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Tea party feels redistricting sting
Redrawing of political maps seen as payback by ‘establishment’
Question of the Day
Tea party-backed lawmakers who swept into office by taking on “establishment” politicians in both parties are paying the price in the redistricting process taking shape in state legislatures across the country.
That development may not come as much of a surprise in so-called blue states, such as New Jersey, where groups affiliated with the tea party have filed a lawsuit against the map drawn by the Democrats who control the Legislature in Trenton.
But tea party-backed lawmakers seem to have been caught off guard in other states. In Texas, for example, the “establishment” Republicans have scheduled a vote Wednesday on a new redistricting map that would pit many of the freshmen insurgents against themselves or more-established officeholders in 2012.
The map created by the House Redistricting Committee, led by Republican Chairman Burt Solomons, matches up to 14 Republican incumbents against each other while opening up eight new open districts, though most lean Republican. The map pairs only one set of Democratic incumbents in a new district.
West Texas state House members Charles Perry of Lubbock and Jim Landtroop of Plainview - both tea-party backed freshmen - were part of a group of fiscal hawks who got off on the wrong foot with the Republican leadership in the state capital in January with an unsuccessful bid to unseat powerful House Speaker Joe Strauss.
Now, three months later, the freshmen find themselves potentially facing each other in the 2012 elections.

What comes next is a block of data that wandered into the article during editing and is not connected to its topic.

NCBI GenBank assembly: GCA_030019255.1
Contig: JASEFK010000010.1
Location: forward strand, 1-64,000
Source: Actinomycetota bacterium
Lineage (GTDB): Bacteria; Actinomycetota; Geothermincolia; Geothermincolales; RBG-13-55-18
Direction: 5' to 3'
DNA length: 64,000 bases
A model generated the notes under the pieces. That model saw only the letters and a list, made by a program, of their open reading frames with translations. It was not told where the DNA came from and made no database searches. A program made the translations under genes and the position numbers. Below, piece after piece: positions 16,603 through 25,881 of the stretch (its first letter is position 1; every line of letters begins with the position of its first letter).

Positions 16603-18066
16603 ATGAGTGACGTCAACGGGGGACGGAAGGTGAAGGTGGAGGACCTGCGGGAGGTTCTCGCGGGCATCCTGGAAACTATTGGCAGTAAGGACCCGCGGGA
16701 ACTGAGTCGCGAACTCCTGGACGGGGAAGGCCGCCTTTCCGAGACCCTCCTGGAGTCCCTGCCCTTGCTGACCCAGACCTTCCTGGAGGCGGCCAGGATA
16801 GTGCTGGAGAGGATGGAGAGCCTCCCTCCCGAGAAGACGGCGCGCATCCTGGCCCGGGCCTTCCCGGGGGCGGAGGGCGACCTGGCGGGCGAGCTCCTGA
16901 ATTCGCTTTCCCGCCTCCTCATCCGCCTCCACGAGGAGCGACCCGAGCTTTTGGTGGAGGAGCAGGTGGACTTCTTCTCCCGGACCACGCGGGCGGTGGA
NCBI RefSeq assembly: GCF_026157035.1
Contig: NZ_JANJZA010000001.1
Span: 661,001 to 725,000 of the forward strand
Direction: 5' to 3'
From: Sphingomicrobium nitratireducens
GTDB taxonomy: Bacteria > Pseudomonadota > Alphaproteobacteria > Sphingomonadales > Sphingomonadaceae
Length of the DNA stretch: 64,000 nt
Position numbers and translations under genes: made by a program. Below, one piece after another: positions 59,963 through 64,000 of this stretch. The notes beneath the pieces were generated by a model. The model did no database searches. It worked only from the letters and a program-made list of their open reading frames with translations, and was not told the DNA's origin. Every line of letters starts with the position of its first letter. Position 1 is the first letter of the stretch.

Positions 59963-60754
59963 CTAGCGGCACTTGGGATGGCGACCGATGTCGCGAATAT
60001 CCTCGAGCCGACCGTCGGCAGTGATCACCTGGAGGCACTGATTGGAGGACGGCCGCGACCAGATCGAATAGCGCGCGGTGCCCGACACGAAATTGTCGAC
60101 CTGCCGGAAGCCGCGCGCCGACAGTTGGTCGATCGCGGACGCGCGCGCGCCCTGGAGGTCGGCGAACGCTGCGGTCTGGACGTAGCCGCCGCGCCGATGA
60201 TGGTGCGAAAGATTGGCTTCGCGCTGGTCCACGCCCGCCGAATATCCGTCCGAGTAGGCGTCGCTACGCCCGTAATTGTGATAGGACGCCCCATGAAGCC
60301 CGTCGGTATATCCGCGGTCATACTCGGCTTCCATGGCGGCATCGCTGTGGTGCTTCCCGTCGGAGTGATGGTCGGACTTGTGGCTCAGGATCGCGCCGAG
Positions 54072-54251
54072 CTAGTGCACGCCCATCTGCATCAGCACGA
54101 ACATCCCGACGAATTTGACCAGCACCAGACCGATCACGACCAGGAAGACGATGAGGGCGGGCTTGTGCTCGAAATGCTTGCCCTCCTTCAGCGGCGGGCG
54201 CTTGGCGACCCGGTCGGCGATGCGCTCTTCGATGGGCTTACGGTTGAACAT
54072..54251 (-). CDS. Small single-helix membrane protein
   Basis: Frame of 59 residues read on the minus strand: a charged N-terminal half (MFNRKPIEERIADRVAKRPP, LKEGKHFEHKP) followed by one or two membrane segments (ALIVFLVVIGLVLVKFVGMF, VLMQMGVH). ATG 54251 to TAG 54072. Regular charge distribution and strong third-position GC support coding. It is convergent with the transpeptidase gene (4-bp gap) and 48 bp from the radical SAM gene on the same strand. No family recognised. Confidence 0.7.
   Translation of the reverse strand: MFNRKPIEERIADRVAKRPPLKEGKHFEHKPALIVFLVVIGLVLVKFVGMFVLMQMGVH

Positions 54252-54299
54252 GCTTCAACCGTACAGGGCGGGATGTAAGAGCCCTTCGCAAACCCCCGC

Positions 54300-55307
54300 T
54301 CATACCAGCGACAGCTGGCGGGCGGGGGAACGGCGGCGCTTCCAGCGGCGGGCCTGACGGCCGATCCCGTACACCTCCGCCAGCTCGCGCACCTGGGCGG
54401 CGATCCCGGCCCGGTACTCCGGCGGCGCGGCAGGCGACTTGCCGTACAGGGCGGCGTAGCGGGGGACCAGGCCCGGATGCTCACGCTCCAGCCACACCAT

“You can draw maps to protect the representation of the people. I think right now we have a map that protects politicians,” Mr. Landtroop told The Washington Times on Monday. “We feel it’s an injustice to west Texas.”
Two other tea-party lawmakers, Reps. Connie Scott and Raul Torres, both freshmen from Corpus Christi, have been redrawn into a combined district. Mrs. Scott told the Associated Press that she expects that one of them will step down rather than face each other in 2012.
“Hopefully we can work something out,” she said. “One or the other of us will step aside and do what’s right.”
Despite criticism, the proposed map has plenty of Republican support in Austin - Texas Republican Party Chairman Steve Munisteri, said the plan “affords the Republican Party the opportunity to maintain a solid majority.”
The GOP controls the governorship and both houses in the state Legislature by an overwhelming majority - 19 to 12 in the Senate and 101 to 49 in the House - but an overreach by the party could draw the Obama administration’s Justice Department into the map-drawing process, something many Republicans are trying to avoid.
Mr. Munisteri noted that pitting Republicans against Republicans was unavoidable.
“This is not an ideal situation for either our party or the elected representatives who are paired,” he said. “Because of the changes in population … it is impossible to draw a new map that maintains a Republican majority and at the same time is legal and fair without such pairings.”
But the Solomons map isn’t sitting well with tea partyers, who are rushing out email alerts, posting YouTube videos and streaming Facebook updates to create a last-minute groundswell of opposition to Wednesday’s vote.
The brass-knuckle political lessons being handed down by the establishment Republicans in Austin are being echoed in state capitals across the country.
© Copyright 2014 The Washington Times, LLC. Click here for reprint permission.
About the Author
David Eldridge joined The Washington Times in 1999 and over the next seven years helped lead the paper’s coverage of regional politics and government, Sept. 11, and the sniper attacks of 2002. In 2006, he was named managing editor of the paper’s website. He came to The Times from the Telegraph in North Platte, Neb., where he served as executive ...
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